If Prof Denton has given a diagnosis of localised you can have reliance on the diagnosis, in my opinion. He is, after all, the expert here in the UK.

 

Look at it this way, Cheryl is now under the Royal Free so should anything change you can get treatment, by experts, sooner rather than later. Scleroderma is a wily animal with many guises and is not always straight forward but if Prof Denton thinks it's localised I'd accept that for the moment and just get on living, you as well as Cheryl.

 

Enjoy this turn of events!

 

Take care.


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#7 judyt

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Posted 03 May 2013 - 04:33 PM

Hello again Louise,

 

I think that maybe Cheryl is proving the point that almost everybody with any type of Scleroderma will be different from the next person who shows up with symptoms.

However,  I would be inclined to take Amanda's advice and trust Prof. Denton.   Oh! for a man like him here in NZ.

 

Try not to worry, take each day as it comes and make the most of what she CAN do.

 

Best wishes

Judyt



#8 Joelf

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Posted 04 May 2013 - 05:34 AM

Hi Louise,

 

What absolutely wonderful news for your daughter and your whole family! :emoticons-yes:

 

As the others have advised, you now have the diagnosis of a true Scleroderma expert in Prof. Denton (I've seen him myself, so can also testify that he knows his stuff!!) Amanda's words are very true, but hopefully now Cheryl is under the umbrella of The Royal Free, if there are further complications, you'll know that she'll be treated in the best possible way.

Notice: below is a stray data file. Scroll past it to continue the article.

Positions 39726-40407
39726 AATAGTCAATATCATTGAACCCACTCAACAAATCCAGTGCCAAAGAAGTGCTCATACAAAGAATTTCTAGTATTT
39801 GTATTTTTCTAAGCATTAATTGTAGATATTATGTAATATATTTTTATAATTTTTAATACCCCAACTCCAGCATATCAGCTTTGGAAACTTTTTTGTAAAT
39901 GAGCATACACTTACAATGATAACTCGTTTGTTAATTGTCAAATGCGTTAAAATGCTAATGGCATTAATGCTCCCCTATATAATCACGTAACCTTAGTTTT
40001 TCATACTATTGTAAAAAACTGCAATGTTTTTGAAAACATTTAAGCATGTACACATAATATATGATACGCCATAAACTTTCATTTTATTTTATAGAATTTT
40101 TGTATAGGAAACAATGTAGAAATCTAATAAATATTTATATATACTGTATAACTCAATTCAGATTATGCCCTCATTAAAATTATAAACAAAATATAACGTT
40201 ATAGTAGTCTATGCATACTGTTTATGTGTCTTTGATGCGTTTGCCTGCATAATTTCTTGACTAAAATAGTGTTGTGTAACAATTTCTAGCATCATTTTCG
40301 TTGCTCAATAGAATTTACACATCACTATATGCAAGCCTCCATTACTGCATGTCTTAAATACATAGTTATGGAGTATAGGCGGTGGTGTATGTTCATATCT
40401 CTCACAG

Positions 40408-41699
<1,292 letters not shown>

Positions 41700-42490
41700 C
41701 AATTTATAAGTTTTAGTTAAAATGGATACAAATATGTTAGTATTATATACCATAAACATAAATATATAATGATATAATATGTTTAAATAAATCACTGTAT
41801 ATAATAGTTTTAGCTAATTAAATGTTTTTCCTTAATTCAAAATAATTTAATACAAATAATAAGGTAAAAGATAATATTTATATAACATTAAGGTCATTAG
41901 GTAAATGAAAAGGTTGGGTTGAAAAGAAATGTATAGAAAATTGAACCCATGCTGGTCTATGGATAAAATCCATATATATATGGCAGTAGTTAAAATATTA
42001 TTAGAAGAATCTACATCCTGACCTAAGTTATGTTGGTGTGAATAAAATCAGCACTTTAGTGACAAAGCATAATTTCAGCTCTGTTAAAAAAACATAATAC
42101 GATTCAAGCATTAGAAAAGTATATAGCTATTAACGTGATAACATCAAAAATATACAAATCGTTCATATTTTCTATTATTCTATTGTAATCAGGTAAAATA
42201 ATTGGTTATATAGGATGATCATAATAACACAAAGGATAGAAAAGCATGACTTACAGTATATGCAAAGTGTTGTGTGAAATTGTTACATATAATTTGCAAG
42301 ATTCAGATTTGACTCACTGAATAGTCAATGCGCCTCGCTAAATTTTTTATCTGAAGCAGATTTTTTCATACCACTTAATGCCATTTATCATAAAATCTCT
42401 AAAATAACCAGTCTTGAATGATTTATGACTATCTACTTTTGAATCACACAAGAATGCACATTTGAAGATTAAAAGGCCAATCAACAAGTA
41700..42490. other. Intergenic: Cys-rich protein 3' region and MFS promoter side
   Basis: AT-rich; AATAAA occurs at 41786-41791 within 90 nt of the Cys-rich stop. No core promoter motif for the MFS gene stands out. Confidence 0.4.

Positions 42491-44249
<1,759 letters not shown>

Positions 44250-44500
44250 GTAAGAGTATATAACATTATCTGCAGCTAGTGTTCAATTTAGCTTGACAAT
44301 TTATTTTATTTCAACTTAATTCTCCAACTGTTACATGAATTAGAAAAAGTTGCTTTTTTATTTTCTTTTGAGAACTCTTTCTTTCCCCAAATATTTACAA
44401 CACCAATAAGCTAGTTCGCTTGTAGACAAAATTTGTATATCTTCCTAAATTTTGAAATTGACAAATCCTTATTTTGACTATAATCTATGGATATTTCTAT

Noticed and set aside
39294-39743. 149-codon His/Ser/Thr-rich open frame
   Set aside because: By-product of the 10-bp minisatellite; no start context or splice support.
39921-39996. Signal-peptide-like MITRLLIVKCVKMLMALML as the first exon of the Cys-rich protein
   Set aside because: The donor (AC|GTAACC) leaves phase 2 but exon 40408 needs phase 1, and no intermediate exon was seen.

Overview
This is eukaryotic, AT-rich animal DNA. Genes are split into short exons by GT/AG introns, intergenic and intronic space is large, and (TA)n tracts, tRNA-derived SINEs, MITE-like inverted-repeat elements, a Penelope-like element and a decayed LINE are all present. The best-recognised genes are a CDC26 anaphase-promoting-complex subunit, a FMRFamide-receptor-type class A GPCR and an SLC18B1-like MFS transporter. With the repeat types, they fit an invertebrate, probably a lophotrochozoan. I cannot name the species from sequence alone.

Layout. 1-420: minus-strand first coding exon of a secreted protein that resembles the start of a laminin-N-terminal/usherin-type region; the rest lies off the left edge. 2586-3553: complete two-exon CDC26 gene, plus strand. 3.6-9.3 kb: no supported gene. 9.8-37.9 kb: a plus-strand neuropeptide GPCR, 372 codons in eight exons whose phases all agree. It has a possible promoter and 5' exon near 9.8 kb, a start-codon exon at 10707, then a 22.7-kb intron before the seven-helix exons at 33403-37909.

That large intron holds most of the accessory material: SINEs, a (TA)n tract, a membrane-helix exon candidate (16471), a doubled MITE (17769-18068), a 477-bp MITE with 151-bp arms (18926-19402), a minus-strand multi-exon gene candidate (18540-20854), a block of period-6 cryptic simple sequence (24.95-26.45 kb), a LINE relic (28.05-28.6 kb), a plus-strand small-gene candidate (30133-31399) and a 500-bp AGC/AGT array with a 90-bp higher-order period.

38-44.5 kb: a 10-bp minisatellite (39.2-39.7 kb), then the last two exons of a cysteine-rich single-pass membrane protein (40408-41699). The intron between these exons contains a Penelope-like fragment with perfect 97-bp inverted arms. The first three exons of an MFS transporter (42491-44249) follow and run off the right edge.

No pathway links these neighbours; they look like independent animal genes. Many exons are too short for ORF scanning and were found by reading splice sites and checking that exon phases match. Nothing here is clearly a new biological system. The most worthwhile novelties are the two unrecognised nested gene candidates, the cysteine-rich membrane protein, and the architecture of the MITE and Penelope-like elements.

Enjoy your reprieve from anxiety!!

 

Kind regards,


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#9 louiserawlings01

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Posted 06 May 2013 - 04:22 AM

Thank you everyone. I am sleeping much better now than I have in the last two years. I just need to breathe and not question the first diagnosis.  As she will only be checked once a year, I so hope that anything that this awful disease wants to throw is obvious so we can get it treated asap.  She is still under her own consultant twice yearly.  And to think her own consultant in Edinburgh tried to dissuade her from going, saying she would not learn anything different. 



#10 Shelley Ensz

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Posted 06 May 2013 - 11:24 AM

Hi Louise,

 

Oh my, what an awakening her consultant in Edinburgh is going to have.

 

I wish I could be a little mouse in the corner!

 

On top of the stress on your daughter, I am sure this has been horrible for you and your whole family. This is a lot to make peace with so that you can all look forward. Remember that it may be very hard for your daughter to refocus on the future. Don't let her stay mired in the past.  If it seems like she may need help making the transition, don't hesitate to get some counseling. 

 

It is a lot easier to lapse into talking about things that have transpired, instead of things that we aspire to. Overcoming this emotionally is probably even more important than any physical effects of her illness.  I'll be sending lots of extra warm wishes your way!

 

:emoticons-group-hug:


Warm Hugs,

Shelley Ensz
Founder and President
International Scleroderma Network (ISN)
Hotline and Donations: 1-800-564-7099

The most important thing in the world to know about scleroderma is sclero.org.

#11 Amanda Thorpe

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Posted 14 May 2013 - 03:51 PM

Hello Louise

 

I'm with Shelley, ditch the past, bin it off! I hope you are all able to move forward and have a wonderful time in your new place the future, well they call the past another country don't they?

 

Take care.